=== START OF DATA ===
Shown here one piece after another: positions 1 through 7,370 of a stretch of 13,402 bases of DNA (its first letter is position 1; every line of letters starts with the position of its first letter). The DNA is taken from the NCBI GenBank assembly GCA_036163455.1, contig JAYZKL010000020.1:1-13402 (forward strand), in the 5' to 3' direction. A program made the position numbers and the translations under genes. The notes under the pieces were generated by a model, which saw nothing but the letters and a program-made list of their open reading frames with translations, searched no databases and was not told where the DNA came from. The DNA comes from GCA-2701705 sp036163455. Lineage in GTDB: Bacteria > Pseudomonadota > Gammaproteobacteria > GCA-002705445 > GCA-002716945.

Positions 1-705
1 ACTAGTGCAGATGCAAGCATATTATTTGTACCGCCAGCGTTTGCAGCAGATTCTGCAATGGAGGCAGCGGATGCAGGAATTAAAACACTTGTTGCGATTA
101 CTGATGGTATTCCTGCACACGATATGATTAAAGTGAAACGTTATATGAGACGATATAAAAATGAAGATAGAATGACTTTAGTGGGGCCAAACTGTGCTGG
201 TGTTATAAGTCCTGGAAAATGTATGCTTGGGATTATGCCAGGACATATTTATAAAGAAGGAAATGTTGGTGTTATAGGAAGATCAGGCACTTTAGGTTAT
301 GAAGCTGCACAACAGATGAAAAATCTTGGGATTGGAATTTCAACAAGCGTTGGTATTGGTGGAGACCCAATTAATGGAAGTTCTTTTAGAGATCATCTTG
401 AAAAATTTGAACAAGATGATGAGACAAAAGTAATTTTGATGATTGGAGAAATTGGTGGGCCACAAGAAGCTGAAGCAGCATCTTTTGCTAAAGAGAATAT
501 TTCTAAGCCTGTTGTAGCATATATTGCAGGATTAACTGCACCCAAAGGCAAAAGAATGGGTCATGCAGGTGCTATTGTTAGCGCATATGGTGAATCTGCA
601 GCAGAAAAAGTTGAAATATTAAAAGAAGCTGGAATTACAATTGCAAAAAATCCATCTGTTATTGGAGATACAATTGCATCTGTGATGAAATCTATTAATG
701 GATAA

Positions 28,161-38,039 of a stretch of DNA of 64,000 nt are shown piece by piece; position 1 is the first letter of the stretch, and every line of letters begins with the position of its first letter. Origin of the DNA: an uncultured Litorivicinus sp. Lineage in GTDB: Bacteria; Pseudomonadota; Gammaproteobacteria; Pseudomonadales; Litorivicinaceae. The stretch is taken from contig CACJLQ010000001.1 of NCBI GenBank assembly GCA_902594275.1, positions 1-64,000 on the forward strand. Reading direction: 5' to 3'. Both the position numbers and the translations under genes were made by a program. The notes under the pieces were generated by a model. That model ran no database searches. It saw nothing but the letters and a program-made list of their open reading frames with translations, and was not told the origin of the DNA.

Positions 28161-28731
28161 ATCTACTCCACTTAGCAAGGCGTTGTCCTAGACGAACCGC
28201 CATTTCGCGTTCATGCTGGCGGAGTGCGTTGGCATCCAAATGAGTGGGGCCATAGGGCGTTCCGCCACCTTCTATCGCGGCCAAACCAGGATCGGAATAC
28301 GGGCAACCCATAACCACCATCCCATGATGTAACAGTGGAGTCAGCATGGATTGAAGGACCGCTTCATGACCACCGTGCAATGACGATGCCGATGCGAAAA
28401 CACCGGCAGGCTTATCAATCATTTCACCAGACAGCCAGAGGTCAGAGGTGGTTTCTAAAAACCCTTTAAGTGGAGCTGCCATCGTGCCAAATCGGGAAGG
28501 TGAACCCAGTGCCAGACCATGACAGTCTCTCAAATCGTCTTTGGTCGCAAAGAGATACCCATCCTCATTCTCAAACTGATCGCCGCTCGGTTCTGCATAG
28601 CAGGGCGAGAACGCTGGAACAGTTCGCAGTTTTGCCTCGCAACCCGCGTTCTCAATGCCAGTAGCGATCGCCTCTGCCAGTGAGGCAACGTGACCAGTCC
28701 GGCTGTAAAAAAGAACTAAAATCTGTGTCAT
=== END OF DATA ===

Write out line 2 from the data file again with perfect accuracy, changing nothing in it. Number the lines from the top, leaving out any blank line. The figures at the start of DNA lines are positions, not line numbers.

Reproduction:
Positions 1-705